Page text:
In other words, the truths they are uncovering about one another and the history being exposed are things that come out in the early disagreements of a relationship and not arguments that happen after you've been together long enough to have held one another's hands through rehab, recovery, and on into a successful career as a major film director. With the seeming history at play between our eponymous couple the arguments on a night such as the one in question would have strictly been relegated to why they weren't able to have a nice meal at a damn Hollywood movie premiere or, at the very least, why the driver couldn't pick food up so Marie didn't feel an obligation to whip up macaroni and cheese as soon as they arrived home. For context, Malcolm & Marie chronicles a single night in which filmmaker Malcolm and his girlfriend Marie return home from Malcolm's first movie premiere as they await his film's critical response. Naturally, the evening takes a turn as revelations about their relationships begin to surface and test the couple's love. It just doesn't track necessarily and by Levinson having made Zendaya's character the victim a la the damsel in distress who was in part saved by the display of commitment from Washington's Malcolm the dynamic is immediately perceived as one-sided. Marie has no ground to stand on and should simply be appreciative of being along for this incredible ride Malcolm is experiencing because he stuck with her through thick and thin and so she should reciprocate without expectation or conflict. Malcolm, whose mind and perspective Levinson obviously understands better, is a ceaseless thinker that can't help but to believe every thought that passes through his mind is genius and therefore feels the need to impress it upon whoever is around to listen. At certain times it seems it wouldn't matter if it was Marie or not who was on the receiving end of Malcolm's lectures as long as Malcolm had someone to spew his relentless ramblings to. When it comes to topics pertaining directly to their relationship though, Malcolm tends to follow the pattern of most men: defensive, proud, anxious, regretful, remorseful, before the natural longing sets in. Marie is measured in this regard where Malcolm is unrestrained, but Malcolm is unrestrained only because Marie seems determined to pick a new fight every time the dust settles on the last one. Besides the fact each of their positive attributes are undercut by their actions, the movie never convinces us there is any real reason these two were ever good together or why they should remain together. If nothing else, this isolated experience ostensibly proves these two couldn't be worse for one another.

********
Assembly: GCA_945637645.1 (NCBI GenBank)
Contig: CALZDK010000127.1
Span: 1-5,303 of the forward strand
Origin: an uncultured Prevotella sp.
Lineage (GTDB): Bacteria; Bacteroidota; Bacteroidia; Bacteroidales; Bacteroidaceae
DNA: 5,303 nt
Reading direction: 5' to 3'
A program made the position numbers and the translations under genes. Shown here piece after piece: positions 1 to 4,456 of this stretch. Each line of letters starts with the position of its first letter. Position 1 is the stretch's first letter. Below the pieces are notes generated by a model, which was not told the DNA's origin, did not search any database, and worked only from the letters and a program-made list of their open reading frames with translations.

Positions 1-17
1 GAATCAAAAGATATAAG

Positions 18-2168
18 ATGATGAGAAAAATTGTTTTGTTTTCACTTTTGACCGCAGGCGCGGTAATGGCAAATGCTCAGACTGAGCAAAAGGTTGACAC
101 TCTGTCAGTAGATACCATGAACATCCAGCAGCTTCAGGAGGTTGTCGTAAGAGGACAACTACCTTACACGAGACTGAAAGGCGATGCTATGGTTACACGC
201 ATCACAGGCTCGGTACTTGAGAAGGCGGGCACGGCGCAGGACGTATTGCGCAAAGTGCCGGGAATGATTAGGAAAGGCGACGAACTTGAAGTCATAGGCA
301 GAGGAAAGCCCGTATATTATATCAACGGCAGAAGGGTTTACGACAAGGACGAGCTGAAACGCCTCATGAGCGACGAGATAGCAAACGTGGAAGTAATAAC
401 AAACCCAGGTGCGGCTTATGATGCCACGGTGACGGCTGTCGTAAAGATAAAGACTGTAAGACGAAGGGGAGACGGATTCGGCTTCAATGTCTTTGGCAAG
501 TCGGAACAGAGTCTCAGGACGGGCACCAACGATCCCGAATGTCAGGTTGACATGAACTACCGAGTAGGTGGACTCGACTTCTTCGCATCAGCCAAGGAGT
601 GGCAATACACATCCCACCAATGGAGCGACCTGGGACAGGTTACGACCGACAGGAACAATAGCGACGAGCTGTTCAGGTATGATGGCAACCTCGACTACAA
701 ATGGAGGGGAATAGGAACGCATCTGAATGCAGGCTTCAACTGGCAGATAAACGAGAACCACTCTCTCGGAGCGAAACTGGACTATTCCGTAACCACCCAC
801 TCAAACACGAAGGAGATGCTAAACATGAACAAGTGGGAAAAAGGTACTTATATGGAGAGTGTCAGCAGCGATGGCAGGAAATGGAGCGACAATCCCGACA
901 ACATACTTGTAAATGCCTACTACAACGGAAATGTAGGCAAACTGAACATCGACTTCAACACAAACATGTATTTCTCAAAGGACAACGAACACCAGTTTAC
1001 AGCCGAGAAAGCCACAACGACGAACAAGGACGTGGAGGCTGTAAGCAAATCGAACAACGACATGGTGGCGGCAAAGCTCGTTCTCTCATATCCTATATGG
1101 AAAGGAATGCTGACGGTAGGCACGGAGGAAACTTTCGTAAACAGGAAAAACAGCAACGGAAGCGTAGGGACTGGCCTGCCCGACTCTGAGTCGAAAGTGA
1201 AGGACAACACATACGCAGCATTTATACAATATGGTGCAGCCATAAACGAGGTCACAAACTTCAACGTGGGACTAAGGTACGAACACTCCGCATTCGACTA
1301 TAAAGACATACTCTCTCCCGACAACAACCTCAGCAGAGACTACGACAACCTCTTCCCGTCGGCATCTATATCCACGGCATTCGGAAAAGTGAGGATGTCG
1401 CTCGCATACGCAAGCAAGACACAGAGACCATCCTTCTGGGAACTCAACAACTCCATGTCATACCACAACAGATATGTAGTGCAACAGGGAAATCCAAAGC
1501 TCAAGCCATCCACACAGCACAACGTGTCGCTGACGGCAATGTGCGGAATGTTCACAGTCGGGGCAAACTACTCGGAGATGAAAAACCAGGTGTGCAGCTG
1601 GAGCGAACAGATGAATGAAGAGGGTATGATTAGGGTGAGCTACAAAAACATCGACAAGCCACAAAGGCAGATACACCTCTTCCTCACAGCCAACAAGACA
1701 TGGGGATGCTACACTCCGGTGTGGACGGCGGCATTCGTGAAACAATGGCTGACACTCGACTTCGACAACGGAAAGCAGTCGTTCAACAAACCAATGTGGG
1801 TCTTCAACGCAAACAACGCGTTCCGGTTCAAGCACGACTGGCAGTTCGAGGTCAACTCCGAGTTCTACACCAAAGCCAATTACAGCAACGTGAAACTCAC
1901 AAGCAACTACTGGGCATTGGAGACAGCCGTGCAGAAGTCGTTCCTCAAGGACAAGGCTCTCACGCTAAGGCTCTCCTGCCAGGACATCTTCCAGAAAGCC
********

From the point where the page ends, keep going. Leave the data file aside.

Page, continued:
Malcolm and Marie discuss a number of topics, including film criticism, throughout their tumultuous evening.